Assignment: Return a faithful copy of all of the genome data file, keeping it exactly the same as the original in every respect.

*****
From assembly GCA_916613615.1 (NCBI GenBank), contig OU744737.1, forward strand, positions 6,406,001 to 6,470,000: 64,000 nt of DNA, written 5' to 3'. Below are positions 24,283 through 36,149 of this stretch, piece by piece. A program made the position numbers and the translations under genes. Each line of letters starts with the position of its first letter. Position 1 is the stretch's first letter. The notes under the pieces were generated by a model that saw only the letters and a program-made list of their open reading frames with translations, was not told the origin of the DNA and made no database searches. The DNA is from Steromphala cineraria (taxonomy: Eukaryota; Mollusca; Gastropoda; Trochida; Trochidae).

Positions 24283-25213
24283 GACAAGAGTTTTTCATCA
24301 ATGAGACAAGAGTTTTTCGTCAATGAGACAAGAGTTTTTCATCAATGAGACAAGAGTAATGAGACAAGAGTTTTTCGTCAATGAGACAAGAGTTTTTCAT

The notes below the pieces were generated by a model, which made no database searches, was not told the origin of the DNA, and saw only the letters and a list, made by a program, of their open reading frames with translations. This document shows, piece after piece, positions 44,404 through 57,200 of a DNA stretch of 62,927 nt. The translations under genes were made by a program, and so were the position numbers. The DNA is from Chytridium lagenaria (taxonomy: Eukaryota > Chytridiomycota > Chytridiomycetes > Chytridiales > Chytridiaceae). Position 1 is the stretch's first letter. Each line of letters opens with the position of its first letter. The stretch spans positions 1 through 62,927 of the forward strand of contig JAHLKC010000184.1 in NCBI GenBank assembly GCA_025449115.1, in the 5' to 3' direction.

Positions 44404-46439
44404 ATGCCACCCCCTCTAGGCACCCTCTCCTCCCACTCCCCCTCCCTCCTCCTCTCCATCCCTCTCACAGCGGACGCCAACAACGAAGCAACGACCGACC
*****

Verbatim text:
From assembly GCA_916613615.1 (NCBI GenBank), contig OU744737.1, forward strand, positions 6,406,001 to 6,470,000: 64,000 nt of DNA, written 5' to 3'. Below are positions 24,283 through 36,149 of this stretch, piece by piece. A program made the position numbers and the translations under genes. Each line of letters starts with the position of its first letter. Position 1 is the stretch's first letter. The notes under the pieces were generated by a model that saw only the letters and a program-made list of their open reading frames with translations, was not told the origin of the DNA and made no database searches. The DNA is from Steromphala cineraria (taxonomy: Eukaryota; Mollusca; Gastropoda; Trochida; Trochidae).

Positions 24283-25213
24283 GACAAGAGTTTTTCATCA
24301 ATGAGACAAGAGTTTTTCGTCAATGAGACAAGAGTTTTTCATCAATGAGACAAGAGTAATGAGACAAGAGTTTTTCGTCAATGAGACAAGAGTTTTTCAT

The notes below the pieces were generated by a model, which made no database searches, was not told the origin of the DNA, and saw only the letters and a list, made by a program, of their open reading frames with translations. This document shows, piece after piece, positions 44,404 through 57,200 of a DNA stretch of 62,927 nt. The translations under genes were made by a program, and so were the position numbers. The DNA is from Chytridium lagenaria (taxonomy: Eukaryota > Chytridiomycota > Chytridiomycetes > Chytridiales > Chytridiaceae). Position 1 is the stretch's first letter. Each line of letters opens with the position of its first letter. The stretch spans positions 1 through 62,927 of the forward strand of contig JAHLKC010000184.1 in NCBI GenBank assembly GCA_025449115.1, in the 5' to 3' direction.

Positions 44404-46439
44404 ATGCCACCCCCTCTAGGCACCCTCTCCTCCCACTCCCCCTCCCTCCTCCTCTCCATCCCTCTCACAGCGGACGCCAACAACGAAGCAACGACCGACC